there are four plugs screwed into the cylinder cover, which, when removed,
permit a box key to be introduced, to screw down the piston packing. The
screws in the junk ring are each provided with a small ratchet, cut in a
washer fixed upon the head, to prevent the screw from turning back; and the
number of clicks given by these ratchets, in tightening up the bolts,
enables the engineer to know when they have all been tightened equally. In
more recent engines, and especially in those of large size, Messrs. Penn
employ for the piston packing a single metallic ring with tongue piece and
indented plate behind the joint; and this ring is packed behind with hemp
squeezed by the junk ring as in ordinary hemp-packed pistons.

626. _Q._ - Will you describe the construction of the cap for connecting the
piston rod with the crank pin?

_A._ - The cap for attaching the piston rod to the crank pin, is formed
altogether of brass, which brass serves to form the bearing of the crank
pin. The external diameter of the socket by which this cap is attached to
the piston rod is 3-5/16 inches. The diameter of the crank pin is 3 inches,
and the length of the crank pin bearing 3-7/8 inches. The thickness of the
brass around the crank pin bearing is 1 inch, and the upper portion of the
brass is secured to the lower portion, by means of lugs, which are of such
a depth that the perpendicular section through the centre of the bearing
has a square outline measuring 7 inches in the horizontal direction, 3-7/8
inches from the centre of the pin to the level of the top of the lugs, and
2-1/2 inches from the centre of the pin to the level of the bottom of the
lugs. The width of the lugs is 2 inches, and the bolts passing through them
are 1-1/4 inch in diameter. The bolts are tapped into the lower portion of
the cap, and are fitted very accurately by scraping where they pass through
the upper portion, so as to act as steady pins in preventing the cover of
the crank pin bearing from being worked sideways by the alternate thrust on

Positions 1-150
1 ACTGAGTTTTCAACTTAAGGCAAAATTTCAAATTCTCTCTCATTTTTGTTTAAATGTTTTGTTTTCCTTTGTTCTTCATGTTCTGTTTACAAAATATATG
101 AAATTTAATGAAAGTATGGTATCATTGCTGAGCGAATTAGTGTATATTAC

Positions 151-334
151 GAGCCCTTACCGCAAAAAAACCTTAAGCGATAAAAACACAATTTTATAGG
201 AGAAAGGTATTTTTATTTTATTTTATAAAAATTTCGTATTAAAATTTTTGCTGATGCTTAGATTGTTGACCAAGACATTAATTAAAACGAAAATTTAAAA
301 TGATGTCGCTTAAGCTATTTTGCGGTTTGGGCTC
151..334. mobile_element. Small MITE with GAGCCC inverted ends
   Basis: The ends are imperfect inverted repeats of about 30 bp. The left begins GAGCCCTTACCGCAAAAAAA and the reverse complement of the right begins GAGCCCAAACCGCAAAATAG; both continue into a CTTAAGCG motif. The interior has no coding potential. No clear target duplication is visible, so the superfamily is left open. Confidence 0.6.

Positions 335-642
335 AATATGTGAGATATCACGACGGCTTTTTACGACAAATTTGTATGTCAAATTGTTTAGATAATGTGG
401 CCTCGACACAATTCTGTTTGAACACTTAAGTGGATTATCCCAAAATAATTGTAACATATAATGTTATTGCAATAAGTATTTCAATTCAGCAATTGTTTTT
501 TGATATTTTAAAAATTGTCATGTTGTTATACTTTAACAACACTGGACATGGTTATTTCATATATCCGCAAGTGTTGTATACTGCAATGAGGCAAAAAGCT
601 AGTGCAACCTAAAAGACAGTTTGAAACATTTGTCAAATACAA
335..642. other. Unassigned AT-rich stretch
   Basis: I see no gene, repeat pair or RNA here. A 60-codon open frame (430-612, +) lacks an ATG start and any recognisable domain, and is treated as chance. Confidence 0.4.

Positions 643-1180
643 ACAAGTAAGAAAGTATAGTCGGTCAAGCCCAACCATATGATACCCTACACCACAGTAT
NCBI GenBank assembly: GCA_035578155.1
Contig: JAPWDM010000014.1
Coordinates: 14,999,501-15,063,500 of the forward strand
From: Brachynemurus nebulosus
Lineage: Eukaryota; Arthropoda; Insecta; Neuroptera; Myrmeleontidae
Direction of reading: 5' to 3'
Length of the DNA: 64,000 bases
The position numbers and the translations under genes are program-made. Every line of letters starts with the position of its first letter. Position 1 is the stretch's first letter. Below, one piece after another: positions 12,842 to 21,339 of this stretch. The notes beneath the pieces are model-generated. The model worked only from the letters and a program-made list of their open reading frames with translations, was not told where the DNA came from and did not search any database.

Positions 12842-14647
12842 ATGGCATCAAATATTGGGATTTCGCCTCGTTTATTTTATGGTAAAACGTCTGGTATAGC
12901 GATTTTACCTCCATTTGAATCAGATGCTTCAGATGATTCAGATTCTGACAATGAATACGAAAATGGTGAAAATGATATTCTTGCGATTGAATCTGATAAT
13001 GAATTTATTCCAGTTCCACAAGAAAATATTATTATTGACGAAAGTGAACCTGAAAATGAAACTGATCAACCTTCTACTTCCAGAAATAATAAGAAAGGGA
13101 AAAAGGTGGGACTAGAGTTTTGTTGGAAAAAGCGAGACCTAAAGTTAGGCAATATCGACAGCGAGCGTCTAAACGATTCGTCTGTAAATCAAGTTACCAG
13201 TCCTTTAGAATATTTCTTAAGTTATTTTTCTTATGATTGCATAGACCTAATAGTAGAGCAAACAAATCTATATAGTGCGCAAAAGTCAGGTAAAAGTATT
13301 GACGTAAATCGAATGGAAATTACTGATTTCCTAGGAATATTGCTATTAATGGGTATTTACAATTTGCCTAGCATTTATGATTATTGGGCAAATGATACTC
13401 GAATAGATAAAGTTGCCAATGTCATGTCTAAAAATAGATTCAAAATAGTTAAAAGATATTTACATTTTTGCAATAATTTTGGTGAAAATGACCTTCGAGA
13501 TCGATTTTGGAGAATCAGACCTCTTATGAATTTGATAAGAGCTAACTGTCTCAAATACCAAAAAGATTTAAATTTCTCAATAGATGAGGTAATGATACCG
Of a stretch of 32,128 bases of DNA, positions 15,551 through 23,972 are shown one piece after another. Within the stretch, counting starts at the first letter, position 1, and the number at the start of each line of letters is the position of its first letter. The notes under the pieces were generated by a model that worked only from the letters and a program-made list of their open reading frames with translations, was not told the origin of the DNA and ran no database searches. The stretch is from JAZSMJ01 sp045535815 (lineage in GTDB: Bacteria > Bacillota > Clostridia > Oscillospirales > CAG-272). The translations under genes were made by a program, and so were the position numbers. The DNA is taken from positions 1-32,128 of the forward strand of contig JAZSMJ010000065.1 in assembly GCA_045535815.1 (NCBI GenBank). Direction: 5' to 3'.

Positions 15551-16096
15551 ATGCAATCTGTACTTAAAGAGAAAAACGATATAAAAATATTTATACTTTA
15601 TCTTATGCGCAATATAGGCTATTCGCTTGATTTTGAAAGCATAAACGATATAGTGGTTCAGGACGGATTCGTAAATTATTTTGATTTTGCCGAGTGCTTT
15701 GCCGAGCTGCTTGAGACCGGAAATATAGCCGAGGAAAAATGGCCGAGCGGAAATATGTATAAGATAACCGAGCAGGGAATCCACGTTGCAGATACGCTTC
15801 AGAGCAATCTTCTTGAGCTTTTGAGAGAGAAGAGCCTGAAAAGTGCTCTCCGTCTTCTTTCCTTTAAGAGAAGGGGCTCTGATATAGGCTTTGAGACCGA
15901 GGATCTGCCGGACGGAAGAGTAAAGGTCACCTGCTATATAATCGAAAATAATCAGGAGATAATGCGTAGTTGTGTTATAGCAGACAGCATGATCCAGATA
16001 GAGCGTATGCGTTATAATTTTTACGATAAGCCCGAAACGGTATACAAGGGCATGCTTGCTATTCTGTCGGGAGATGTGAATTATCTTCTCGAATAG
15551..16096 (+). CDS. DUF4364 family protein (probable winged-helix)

each side. The distance between the centres of the bolts is 5 inches, and
in the centre of the cover, where the lugs, continued in the form of a web,
meet one another, an oil cup 1-5/8 inch in diameter, 1-1/8 inch high, and
provided with an internal pipe, is cast upon the cover, to contain oil for
the lubrication of the crank pin bearing. The depth of the cutter for
attaching the cap to the piston rod is 1-1/4 inch and its thickness is
3/8ths of an inch.

627. _Q._ - Will you describe the means by which the air pump rod is
connected with the crank which works the air pump?

[Illustration: Fig. 50. AIR PUMP CONNECTING ROD AND CROSS HEAD. Messrs.

_A._ - A similar cap to that of the piston rod attaches the air pump crank
to the connecting rod by which the air pump rod is moved, but in this
instance the diameter of the bearing is 5 inches, and the length of the
bearing is about 3 inches. The air pump connecting rod and cross head are
shown in perspective in fig. 50. The thickness of the brass encircling the
bearing of the shaft is three fourths of an inch upon the edge, and 1-1/8
inch in the centre, the back being slightly rounded; the width of the lugs
is 1-5/8 inch, and the depth of the lugs is 2 inches upon the upper brass,
and 2 inches upon the lower brass, making a total depth of 4 inches. The
diameter of the bolts passing through the lugs is 1 inch, and the bolts are
tapped into the lower brass, and accurately fitted into the upper one, so
as to act as steady pins, as in the previous instance. The lower eye of the
connecting rod is forked, so as to admit the eye of the air pump rod; and
the pin which connects the two together is prolonged into a cross head, as
shown in fig. 50. The ends of this cross head move in guides. The forked
end of the connecting rod is fixed upon the cross head by means of a
feather, so that the cross head partakes of the motion of the connecting
rod, and a cap, similar to that attached to the piston rod, is attached to
the air pump rod, for connecting it with the cross head. The diameter of
the air pump rod is 1-1/2 inch, the external diameter of the socket
encircling the rod is 2-1/8 inches, and the depth of the socket 4-1/2
inches from the centre of the cross head. The depth of the cutter for
attaching the socket to the rod is 1 inch, and its thickness 5/16 inch. The
breadth of the lugs is 1-3/8 inch, the depth 1-1/4 inch, making a total
depth of 2-1/2 inches; and the diameter of the bolts seven eighths of an
inch. The diameter of the cross head at the centre is 2 inches, the
thickness of each jaw around the bearing 1 inch, and the breadth of each
9/16 inch.

628. _Q._ - What are the dimensions of the crank shaft and cranks?

_A._ - The diameter of the intermediate shaft journal is 4-3/16 inches, and
of the paddle shaft journal 4-3/8 inches; the length of the journal in each
case is 5 inches. The diameter of the large eye of the crank is 7 inches,